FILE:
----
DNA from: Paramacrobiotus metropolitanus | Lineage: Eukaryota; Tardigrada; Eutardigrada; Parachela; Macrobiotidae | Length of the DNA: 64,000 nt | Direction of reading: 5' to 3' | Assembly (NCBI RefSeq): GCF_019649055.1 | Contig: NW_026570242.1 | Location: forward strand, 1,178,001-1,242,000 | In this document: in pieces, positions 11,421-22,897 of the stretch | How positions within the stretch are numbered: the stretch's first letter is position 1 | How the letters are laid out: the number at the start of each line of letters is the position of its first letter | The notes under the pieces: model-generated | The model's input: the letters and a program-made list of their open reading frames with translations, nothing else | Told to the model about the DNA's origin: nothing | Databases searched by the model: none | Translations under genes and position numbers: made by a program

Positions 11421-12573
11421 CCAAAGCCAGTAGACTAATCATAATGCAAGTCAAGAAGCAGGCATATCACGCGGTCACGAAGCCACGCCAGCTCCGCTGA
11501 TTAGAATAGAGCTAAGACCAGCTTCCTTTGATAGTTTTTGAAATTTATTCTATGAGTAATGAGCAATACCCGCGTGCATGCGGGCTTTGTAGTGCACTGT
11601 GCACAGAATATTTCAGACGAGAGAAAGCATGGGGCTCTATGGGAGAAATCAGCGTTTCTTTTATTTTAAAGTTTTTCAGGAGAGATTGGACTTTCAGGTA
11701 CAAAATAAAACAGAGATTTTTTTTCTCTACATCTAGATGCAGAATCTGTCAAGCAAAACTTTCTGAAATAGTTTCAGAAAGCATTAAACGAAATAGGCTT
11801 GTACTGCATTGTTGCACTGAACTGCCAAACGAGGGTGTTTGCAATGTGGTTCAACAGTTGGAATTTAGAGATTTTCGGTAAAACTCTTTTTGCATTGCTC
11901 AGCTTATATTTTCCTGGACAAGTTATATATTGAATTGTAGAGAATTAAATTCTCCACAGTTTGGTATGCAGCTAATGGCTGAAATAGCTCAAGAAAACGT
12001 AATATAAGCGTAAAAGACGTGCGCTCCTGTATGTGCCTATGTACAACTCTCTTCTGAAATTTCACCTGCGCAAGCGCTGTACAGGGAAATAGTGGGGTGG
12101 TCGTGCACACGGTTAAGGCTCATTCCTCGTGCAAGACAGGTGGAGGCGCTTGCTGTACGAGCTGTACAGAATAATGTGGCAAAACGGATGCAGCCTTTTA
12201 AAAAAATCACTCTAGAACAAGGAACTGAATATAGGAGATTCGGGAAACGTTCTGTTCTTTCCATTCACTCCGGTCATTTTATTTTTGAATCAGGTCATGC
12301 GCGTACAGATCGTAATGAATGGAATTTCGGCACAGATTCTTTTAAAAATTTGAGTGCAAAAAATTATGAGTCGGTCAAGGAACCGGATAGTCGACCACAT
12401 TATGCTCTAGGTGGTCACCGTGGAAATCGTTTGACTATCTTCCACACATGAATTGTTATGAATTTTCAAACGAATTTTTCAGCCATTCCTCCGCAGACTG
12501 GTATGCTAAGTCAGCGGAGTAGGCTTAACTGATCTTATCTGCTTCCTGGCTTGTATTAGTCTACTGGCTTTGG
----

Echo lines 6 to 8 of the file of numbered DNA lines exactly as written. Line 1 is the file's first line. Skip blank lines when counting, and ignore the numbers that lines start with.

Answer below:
11701 CAAAATAAAACAGAGATTTTTTTTCTCTACATCTAGATGCAGAATCTGTCAAGCAAAACTTTCTGAAATAGTTTCAGAAAGCATTAAACGAAATAGGCTT
11801 GTACTGCATTGTTGCACTGAACTGCCAAACGAGGGTGTTTGCAATGTGGTTCAACAGTTGGAATTTAGAGATTTTCGGTAAAACTCTTTTTGCATTGCTC
11901 AGCTTATATTTTCCTGGACAAGTTATATATTGAATTGTAGAGAATTAAATTCTCCACAGTTTGGTATGCAGCTAATGGCTGAAATAGCTCAAGAAAACGT